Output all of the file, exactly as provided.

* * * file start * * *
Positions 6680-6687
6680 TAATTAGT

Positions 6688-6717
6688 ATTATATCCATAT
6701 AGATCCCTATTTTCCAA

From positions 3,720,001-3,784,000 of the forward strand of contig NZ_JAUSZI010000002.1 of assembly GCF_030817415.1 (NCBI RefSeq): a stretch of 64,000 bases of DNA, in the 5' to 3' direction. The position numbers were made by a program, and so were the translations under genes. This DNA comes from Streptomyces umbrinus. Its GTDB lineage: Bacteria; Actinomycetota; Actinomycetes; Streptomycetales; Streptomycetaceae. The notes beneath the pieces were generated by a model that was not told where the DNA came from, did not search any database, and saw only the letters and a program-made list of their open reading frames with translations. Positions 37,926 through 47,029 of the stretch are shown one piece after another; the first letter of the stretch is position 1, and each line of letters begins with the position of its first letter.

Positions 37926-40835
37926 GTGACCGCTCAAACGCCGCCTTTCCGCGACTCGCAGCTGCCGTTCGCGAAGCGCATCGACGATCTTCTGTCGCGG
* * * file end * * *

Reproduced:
Positions 6680-6687
6680 TAATTAGT

Positions 6688-6717
6688 ATTATATCCATAT
6701 AGATCCCTATTTTCCAA

From positions 3,720,001-3,784,000 of the forward strand of contig NZ_JAUSZI010000002.1 of assembly GCF_030817415.1 (NCBI RefSeq): a stretch of 64,000 bases of DNA, in the 5' to 3' direction. The position numbers were made by a program, and so were the translations under genes. This DNA comes from Streptomyces umbrinus. Its GTDB lineage: Bacteria; Actinomycetota; Actinomycetes; Streptomycetales; Streptomycetaceae. The notes beneath the pieces were generated by a model that was not told where the DNA came from, did not search any database, and saw only the letters and a program-made list of their open reading frames with translations. Positions 37,926 through 47,029 of the stretch are shown one piece after another; the first letter of the stretch is position 1, and each line of letters begins with the position of its first letter.

Positions 37926-40835
37926 GTGACCGCTCAAACGCCGCCTTTCCGCGACTCGCAGCTGCCGTTCGCGAAGCGCATCGACGATCTTCTGTCGCGG